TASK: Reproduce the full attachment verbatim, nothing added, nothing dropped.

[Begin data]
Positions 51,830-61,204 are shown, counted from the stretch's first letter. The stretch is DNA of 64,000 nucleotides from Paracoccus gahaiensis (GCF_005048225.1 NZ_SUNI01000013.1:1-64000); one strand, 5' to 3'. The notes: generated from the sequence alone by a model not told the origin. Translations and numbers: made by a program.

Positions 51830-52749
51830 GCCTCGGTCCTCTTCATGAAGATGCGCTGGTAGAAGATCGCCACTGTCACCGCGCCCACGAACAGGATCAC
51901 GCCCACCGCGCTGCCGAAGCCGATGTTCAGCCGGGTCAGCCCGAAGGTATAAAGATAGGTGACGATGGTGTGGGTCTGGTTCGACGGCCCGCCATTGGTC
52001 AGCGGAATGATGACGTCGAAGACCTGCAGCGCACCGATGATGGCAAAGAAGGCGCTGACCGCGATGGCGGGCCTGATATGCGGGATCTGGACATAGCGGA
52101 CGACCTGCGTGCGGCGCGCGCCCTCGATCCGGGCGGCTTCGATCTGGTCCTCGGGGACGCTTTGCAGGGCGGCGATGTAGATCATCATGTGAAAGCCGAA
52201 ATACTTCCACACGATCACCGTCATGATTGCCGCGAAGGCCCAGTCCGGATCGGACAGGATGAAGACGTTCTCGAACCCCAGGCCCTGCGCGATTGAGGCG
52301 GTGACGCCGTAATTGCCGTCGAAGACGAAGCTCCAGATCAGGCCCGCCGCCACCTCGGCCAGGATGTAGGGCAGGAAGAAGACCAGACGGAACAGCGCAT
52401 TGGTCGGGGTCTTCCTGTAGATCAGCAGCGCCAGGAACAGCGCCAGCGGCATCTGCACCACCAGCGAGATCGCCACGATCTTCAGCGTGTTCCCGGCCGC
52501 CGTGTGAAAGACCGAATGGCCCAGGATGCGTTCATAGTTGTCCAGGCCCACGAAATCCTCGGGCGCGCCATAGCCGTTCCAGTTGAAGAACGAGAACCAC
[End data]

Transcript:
Positions 51,830-61,204 are shown, counted from the stretch's first letter. The stretch is DNA of 64,000 nucleotides from Paracoccus gahaiensis (GCF_005048225.1 NZ_SUNI01000013.1:1-64000); one strand, 5' to 3'. The notes: generated from the sequence alone by a model not told the origin. Translations and numbers: made by a program.

Positions 51830-52749
51830 GCCTCGGTCCTCTTCATGAAGATGCGCTGGTAGAAGATCGCCACTGTCACCGCGCCCACGAACAGGATCAC
51901 GCCCACCGCGCTGCCGAAGCCGATGTTCAGCCGGGTCAGCCCGAAGGTATAAAGATAGGTGACGATGGTGTGGGTCTGGTTCGACGGCCCGCCATTGGTC
52001 AGCGGAATGATGACGTCGAAGACCTGCAGCGCACCGATGATGGCAAAGAAGGCGCTGACCGCGATGGCGGGCCTGATATGCGGGATCTGGACATAGCGGA
52101 CGACCTGCGTGCGGCGCGCGCCCTCGATCCGGGCGGCTTCGATCTGGTCCTCGGGGACGCTTTGCAGGGCGGCGATGTAGATCATCATGTGAAAGCCGAA
52201 ATACTTCCACACGATCACCGTCATGATTGCCGCGAAGGCCCAGTCCGGATCGGACAGGATGAAGACGTTCTCGAACCCCAGGCCCTGCGCGATTGAGGCG
52301 GTGACGCCGTAATTGCCGTCGAAGACGAAGCTCCAGATCAGGCCCGCCGCCACCTCGGCCAGGATGTAGGGCAGGAAGAAGACCAGACGGAACAGCGCAT
52401 TGGTCGGGGTCTTCCTGTAGATCAGCAGCGCCAGGAACAGCGCCAGCGGCATCTGCACCACCAGCGAGATCGCCACGATCTTCAGCGTGTTCCCGGCCGC
52501 CGTGTGAAAGACCGAATGGCCCAGGATGCGTTCATAGTTGTCCAGGCCCACGAAATCCTCGGGCGCGCCATAGCCGTTCCAGTTGAAGAACGAGAACCAC